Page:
In this week’s Friday Five, MAXIMUS is reading about the push for transparency in Medicaid waiver amendments, Florida’s efforts to increase CHIP coverage, the difficulties in sharing social determinants of health data, how Medicaid expansion influences substance abuse-related deaths, and reinvesting in federal IT.
A recent review from the Government Accountability Office (GAO) found that states could make significant changes to Medicaid through amendments to existing or pending waivers. According to Health Leaders Media, amendment applications don’t require the same information about enrollment impact or a public comment period, although some states still include them. GAO recommends new policies to ensure transparency when states propose major changes or amendments to Section 1115 waivers.
New federal and state funding will help reduce health insurance costs for children in Florida. The Tampa Bay Times reports nearly $7 million will be used to assist families that make too much to qualify for Medicaid or subsidized insurance. The funding will help eliminate deductibles and co-insurance in the “full-pay” children’s health insurance plan, available to families with incomes above 200% of the poverty line.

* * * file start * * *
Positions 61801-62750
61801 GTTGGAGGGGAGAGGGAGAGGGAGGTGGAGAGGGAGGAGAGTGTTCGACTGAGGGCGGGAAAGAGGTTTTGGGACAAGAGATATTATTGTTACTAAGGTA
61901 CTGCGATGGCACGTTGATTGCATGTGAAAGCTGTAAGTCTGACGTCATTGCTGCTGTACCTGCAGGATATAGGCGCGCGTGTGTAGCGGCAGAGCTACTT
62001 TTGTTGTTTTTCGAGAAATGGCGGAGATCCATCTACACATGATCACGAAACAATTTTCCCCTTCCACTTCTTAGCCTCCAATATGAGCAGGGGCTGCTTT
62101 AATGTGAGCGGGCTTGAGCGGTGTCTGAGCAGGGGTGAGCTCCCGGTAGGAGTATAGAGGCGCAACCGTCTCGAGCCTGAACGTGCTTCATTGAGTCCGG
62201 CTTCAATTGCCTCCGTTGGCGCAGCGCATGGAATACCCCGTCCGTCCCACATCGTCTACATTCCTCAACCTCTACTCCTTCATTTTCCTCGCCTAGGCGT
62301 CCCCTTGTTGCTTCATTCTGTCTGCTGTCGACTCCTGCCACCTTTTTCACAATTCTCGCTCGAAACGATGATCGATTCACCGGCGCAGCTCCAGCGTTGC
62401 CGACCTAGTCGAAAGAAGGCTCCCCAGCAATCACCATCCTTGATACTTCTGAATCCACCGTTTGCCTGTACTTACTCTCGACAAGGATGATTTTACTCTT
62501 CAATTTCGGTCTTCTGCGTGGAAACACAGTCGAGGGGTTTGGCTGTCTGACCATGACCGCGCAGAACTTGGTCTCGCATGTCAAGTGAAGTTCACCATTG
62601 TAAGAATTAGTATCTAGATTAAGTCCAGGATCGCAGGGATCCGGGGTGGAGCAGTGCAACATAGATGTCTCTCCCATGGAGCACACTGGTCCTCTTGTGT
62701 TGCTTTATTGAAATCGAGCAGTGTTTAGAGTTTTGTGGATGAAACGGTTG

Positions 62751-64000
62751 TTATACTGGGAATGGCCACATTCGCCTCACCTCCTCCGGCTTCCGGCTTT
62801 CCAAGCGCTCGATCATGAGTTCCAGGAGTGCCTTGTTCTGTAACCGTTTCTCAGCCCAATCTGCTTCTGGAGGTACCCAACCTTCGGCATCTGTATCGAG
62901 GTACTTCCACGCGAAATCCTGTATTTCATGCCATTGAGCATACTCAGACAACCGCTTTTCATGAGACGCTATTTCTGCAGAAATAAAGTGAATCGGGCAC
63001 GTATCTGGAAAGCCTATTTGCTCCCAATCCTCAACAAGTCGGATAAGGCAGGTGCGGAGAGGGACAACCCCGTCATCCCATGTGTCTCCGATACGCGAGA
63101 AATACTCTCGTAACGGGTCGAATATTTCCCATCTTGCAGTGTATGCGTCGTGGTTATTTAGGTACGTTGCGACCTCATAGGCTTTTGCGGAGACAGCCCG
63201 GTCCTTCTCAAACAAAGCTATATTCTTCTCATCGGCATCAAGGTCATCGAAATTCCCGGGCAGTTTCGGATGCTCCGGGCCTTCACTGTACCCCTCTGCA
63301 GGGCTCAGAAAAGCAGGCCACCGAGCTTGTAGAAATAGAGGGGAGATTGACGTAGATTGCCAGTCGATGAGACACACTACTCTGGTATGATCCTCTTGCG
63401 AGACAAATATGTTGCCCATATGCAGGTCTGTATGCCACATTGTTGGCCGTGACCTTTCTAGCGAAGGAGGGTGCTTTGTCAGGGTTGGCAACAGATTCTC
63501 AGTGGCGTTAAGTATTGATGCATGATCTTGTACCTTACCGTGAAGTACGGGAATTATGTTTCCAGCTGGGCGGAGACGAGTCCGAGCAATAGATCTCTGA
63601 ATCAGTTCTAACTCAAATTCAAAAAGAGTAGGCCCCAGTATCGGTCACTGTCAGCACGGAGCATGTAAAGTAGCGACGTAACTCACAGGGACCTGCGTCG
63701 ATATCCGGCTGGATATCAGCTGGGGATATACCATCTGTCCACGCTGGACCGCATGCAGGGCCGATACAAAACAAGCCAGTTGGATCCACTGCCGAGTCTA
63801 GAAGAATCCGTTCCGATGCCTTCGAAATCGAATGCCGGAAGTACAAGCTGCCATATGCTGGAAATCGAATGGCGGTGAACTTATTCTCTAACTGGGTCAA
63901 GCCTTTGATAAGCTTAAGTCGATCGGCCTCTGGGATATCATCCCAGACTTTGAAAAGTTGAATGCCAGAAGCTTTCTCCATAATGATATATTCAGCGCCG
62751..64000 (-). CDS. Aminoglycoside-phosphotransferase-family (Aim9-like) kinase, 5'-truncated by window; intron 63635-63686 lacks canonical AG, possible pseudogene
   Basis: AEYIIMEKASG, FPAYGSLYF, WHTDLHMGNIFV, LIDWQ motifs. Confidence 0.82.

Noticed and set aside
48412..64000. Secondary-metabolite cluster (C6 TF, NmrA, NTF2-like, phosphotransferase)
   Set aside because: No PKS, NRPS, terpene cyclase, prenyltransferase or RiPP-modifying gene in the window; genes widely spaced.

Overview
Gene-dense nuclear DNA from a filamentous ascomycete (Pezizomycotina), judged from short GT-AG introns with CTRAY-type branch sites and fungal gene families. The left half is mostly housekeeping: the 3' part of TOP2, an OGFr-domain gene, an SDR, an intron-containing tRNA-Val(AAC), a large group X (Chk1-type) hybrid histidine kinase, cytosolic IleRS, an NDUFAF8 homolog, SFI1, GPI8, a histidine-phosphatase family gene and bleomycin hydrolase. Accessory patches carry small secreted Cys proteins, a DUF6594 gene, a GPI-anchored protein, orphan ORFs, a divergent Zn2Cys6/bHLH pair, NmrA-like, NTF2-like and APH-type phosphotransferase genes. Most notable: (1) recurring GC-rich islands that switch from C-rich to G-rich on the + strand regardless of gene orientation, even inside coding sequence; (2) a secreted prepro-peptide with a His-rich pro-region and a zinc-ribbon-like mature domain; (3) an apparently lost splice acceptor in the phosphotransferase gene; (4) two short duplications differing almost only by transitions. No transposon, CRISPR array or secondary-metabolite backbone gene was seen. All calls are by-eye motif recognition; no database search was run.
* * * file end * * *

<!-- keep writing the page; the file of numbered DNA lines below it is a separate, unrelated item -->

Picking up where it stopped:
A recent survey found that respondents believe social determinants of health and behavioral health data are the most difficult to share through electronic health information exchanges. EHR Intelligence reports the lack of standards for collecting and using this data hampers its shareability across the healthcare industry.
As reported in Clinical Pain Advisor, a recent study determined there was a reduction of deaths due to substance use disorders in states that expanded Medicaid eligibility. While deaths due to substance abuse rose nationwide from 2002-2015, the study estimates that Medicaid expansion prevented more than 1,000 deaths in the 28 states that had increased eligibility limits.
Suzette Kent, Federal CIO, wants to quantify savings from implementing robotic process automation (RPA) and reinvest funds into other IT projects. FedScoop reports this would require tracking the impact of RPA and moving the money into a working capital fund, as allowed under the Modernizing Government Technology Act. Only six federal agencies have created working capital funds, as of April 2019.